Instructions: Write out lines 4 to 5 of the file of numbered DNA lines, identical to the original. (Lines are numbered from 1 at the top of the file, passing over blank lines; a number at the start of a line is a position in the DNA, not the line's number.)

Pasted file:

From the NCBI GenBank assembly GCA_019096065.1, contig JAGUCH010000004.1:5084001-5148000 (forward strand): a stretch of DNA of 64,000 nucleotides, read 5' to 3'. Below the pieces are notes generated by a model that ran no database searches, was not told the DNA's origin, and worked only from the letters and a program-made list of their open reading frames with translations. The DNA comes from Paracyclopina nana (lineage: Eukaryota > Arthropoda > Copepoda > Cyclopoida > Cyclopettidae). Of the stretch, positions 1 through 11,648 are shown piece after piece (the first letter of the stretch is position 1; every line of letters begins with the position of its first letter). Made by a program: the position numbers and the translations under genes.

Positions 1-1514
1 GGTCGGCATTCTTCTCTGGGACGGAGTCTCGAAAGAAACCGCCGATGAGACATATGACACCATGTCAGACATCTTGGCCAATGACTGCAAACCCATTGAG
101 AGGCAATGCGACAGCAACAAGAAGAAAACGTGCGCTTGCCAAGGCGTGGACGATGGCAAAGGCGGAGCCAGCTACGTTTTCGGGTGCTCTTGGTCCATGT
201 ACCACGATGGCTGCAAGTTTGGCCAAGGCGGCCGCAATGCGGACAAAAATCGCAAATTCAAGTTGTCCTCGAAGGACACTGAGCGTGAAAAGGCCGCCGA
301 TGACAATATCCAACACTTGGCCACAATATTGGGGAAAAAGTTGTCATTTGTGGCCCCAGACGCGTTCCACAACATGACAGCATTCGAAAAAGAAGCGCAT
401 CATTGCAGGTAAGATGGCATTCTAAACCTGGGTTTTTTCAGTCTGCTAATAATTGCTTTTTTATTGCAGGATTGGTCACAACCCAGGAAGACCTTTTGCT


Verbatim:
101 AGGCAATGCGACAGCAACAAGAAGAAAACGTGCGCTTGCCAAGGCGTGGACGATGGCAAAGGCGGAGCCAGCTACGTTTTCGGGTGCTCTTGGTCCATGT
201 ACCACGATGGCTGCAAGTTTGGCCAAGGCGGCCGCAATGCGGACAAAAATCGCAAATTCAAGTTGTCCTCGAAGGACACTGAGCGTGAAAAGGCCGCCGA